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Why the tables have turned?

How did Australia — a team marred by injuries — come on top of the usually-disciplined Pommies?

Why the tables have turned?

No one in their right mind would have believed you had you predicted an outright Ashes triumph for Australia, a Proteas win against India and the failure of the Indian batsmen outside the subcontinent! Why would they listen, both England and India were flying high, winning matches and producing heroes to worship. But by the end of the year, the same winners became losers and the team that was predicted to lose (Australia) came out as the winner. What suddenly changed in a span of a few months that saw zeroes become heroes and vice versa… let’s find out!

The Ashes series has been a bone of contention between Australia and England for more than a century. During the last 10 years, England has had the possession of the urn because they played better cricket, demonstrated mental toughness and handled the pressure well. Not any more, as the Aussies managed to topple the former World number 1 side by taking the first three matches of the series to win back the urn. How did Australia — a team marred by injuries — come on top of the usually-disciplined Pommies? Simple, the Aussies used their head instead of their heart and the result is in front of everyone.

Cricket Australia’s decision to bring back bowling coach Craig McDermott can be termed as a masterstroke since it helped the Australia in general, fast bowlers in particular. Not only did he had ample time to work with Ryan Harris (who didn’t tour India due to injury) but also gave Mitchell Johnson the confidence he had lost.  He also polished the bowling of Peter Siddle and the result could be seen in the ongoing Ashes series where English batsmen have no clue what hit them!

Similarly, by penalising David Warner for his off-the-field antics, the board set an example that it wouldn’t tolerate such behavior. The result: The opening batsman came back as a better player and scored as many as two centuries in the first three matches of the series to give Australia the kind of the start they dreamed of. Also the decision to carry on with the bespectacled Chris Rogers and to give Test cap to George Bailey also did wonders for the hosts who are now eyeing a whitewash, something they couldn’t have believed a few months back.

OMAIR-URN

As for England, their overconfidence is the reason why they are in such a bad state. They overlooked an experienced Nick Compton in favour of the inexperience Michael Carberry, gave Test cap to Ben Stokes when they could have selected a fit-again Tim Bresnan, didn’t change the main players in the bowling unit despite losing two matches and above all, didn’t take into account that the Aussies might be planning their downfall! They were caught off-guard, were ill-prepared and lost their cool, giving Australia the opening to claw back and reign supreme. It remains to be seen whether Alistair Cook’s men managed to come back from being down three-nil, because at this moment, they will need a miracle to lift their spirits.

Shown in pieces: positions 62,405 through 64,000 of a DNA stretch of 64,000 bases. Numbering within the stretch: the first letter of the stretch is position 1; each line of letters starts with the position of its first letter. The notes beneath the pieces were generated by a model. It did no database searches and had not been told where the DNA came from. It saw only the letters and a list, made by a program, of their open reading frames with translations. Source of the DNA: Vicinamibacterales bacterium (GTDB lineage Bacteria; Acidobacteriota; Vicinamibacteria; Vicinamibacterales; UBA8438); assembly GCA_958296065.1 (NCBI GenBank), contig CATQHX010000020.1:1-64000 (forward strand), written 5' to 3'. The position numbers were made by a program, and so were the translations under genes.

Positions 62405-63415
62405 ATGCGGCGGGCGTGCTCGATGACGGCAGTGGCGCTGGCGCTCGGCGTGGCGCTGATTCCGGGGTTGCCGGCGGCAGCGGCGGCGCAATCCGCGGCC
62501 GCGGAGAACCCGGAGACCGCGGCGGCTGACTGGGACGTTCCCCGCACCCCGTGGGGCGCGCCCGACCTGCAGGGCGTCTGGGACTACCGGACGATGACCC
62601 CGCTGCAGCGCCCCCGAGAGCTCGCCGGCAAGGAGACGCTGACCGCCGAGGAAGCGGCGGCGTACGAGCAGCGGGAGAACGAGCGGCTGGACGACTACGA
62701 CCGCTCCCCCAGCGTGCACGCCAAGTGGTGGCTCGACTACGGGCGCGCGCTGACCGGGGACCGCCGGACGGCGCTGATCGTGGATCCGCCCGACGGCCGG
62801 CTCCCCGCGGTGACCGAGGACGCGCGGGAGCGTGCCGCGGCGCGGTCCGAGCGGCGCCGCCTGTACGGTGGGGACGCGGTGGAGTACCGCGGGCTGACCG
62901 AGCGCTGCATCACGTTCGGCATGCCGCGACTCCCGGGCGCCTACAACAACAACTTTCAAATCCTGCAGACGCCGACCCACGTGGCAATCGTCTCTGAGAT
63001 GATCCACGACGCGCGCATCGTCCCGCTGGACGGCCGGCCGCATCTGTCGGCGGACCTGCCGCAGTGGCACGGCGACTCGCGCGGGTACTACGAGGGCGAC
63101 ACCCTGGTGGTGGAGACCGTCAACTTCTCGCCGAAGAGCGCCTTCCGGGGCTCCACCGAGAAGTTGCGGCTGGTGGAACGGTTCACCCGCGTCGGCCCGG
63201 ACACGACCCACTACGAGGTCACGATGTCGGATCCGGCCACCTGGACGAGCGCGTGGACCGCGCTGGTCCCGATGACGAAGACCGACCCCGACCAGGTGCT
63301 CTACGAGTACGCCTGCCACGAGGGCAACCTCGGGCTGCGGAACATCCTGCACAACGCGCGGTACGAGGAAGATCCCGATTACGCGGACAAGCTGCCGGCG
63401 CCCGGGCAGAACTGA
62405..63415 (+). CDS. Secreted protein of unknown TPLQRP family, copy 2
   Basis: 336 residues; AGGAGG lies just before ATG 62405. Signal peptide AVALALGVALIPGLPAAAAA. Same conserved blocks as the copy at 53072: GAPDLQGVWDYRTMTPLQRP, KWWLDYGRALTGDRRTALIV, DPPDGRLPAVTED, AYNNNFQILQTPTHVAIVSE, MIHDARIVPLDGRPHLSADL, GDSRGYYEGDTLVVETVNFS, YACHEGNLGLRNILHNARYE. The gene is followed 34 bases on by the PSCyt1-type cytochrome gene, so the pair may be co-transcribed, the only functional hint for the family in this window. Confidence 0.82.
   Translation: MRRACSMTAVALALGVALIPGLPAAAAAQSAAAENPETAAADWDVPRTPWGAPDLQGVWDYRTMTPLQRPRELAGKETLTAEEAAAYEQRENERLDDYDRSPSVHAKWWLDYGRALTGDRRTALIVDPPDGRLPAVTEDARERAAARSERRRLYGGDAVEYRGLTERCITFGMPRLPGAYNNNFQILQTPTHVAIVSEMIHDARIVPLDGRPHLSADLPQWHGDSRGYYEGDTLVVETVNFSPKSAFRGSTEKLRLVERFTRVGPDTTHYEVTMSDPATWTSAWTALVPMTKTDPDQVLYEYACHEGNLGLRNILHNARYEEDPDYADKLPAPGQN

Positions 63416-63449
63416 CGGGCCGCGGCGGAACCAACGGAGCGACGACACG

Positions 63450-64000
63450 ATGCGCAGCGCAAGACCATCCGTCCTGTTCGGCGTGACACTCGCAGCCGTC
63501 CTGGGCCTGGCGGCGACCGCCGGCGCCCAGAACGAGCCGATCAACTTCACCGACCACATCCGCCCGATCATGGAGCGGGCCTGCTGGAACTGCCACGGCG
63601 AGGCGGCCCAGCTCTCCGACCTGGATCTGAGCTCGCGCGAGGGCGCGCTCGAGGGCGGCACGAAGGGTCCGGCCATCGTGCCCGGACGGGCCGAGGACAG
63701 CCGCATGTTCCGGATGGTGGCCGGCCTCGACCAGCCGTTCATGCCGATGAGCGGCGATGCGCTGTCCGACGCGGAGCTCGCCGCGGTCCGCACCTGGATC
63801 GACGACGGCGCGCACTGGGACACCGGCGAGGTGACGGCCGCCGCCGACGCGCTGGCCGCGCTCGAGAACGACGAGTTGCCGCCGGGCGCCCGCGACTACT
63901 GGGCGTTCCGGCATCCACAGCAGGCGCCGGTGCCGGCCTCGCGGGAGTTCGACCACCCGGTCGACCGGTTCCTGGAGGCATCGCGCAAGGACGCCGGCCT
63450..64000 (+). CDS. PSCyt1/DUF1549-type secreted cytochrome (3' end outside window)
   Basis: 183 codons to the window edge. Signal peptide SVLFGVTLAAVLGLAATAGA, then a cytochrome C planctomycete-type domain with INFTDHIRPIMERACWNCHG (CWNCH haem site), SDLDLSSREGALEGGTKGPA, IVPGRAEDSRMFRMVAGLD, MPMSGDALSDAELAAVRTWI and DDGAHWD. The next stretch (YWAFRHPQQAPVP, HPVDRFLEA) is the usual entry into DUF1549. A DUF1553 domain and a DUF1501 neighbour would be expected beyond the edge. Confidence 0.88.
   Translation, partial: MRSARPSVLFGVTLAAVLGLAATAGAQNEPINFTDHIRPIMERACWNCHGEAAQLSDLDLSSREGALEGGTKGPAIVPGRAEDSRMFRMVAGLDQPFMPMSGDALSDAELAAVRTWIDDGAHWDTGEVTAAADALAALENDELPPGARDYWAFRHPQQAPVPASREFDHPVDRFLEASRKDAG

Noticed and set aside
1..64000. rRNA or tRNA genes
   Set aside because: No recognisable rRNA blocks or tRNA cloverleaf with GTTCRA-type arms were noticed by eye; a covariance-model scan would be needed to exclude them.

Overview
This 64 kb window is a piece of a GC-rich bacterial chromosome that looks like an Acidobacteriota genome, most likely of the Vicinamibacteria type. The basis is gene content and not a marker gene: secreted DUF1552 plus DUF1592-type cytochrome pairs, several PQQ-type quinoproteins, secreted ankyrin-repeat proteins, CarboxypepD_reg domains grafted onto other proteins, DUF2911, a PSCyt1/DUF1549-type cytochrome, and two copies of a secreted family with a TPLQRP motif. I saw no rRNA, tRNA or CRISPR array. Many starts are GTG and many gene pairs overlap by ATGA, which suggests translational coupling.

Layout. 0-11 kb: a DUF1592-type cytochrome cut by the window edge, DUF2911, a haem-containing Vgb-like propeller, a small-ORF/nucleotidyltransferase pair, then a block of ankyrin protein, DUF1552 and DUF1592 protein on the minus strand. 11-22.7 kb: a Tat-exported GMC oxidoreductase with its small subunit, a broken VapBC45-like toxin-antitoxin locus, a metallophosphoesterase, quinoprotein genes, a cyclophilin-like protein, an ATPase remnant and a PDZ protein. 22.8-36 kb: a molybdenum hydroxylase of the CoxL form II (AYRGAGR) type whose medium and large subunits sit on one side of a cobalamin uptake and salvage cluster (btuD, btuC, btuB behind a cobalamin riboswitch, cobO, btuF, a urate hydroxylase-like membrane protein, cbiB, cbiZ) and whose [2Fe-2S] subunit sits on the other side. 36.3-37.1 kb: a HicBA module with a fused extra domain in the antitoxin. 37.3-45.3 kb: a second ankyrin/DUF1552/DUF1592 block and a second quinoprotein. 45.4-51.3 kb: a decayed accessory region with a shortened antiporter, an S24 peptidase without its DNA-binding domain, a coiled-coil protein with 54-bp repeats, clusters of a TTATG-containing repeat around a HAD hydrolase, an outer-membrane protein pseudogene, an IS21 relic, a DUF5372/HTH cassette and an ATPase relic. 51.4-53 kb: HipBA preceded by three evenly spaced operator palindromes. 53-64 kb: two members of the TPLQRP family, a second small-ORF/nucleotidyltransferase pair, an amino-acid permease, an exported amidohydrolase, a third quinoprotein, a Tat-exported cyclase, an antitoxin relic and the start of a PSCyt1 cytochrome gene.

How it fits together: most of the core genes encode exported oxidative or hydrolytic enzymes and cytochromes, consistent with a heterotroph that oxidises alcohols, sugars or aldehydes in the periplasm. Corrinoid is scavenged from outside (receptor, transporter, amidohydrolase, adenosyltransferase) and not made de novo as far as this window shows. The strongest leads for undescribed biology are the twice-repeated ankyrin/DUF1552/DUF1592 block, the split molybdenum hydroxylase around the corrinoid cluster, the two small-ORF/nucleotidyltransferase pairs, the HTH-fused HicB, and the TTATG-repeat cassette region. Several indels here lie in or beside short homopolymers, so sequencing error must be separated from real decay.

And finally, something about the men who wear blue at home but turn yellow when abroad! Team India is famous for beating the crap out of the best sides in the world when in India, but they lose the touch (when abroad) as quickly as Dr Jekyll turned into Mr Hyde. For Dhoni’s men, chasing 350 was a piece of cake in familiar conditions but when the bowlers were blasted for the same amount of runs in South Africa, they couldn’t even reach the target. While a 20-year old Quinton de Kock scored as many as three centuries against the hapless Indian bowlers in as many matches, the failure of the latest double centurion in ODI cricket — Rohit Sharma — hit the tourists hard. In the first match, he couldn’t hit the ball in the first few overs despite being in the form of his life. Same goes for the other stalwarts — Shekhar Dhawan, Virat Kohli, Suresh Raina and Ravindra Jadeja who are the perfect example of heroes at home, zeroes abroad.

Some believe that the wickets in South Africa were different from the ones on which the Indian cricketers had scored runs — outside India! The argument could have been valid had the hosts also failed on these pitches but they didn’t and runs were scored at will. The blame for India’s dismal performance abroad falls on the BCCI (Board for Control of Cricket in India) which — for reasons better known to them — didn’t agree to send their side for a full tour because they didn’t go along with the President of the rival cricket Board!

Yes they might be the biggest contributor to the ICC, they might have won all the trophies, but playing on the field is what matters. Indians didn’t fare well in South Africa because they didn’t have a practice match ahead of the ODI series and the captain believed that the same team that defeated West Indies at home, would be able to repeat their heroics in South Africa. The captain got it all wrong, and the team that lost to Pakistan a few days before destroyed the Indians as if they were minnows of the game!

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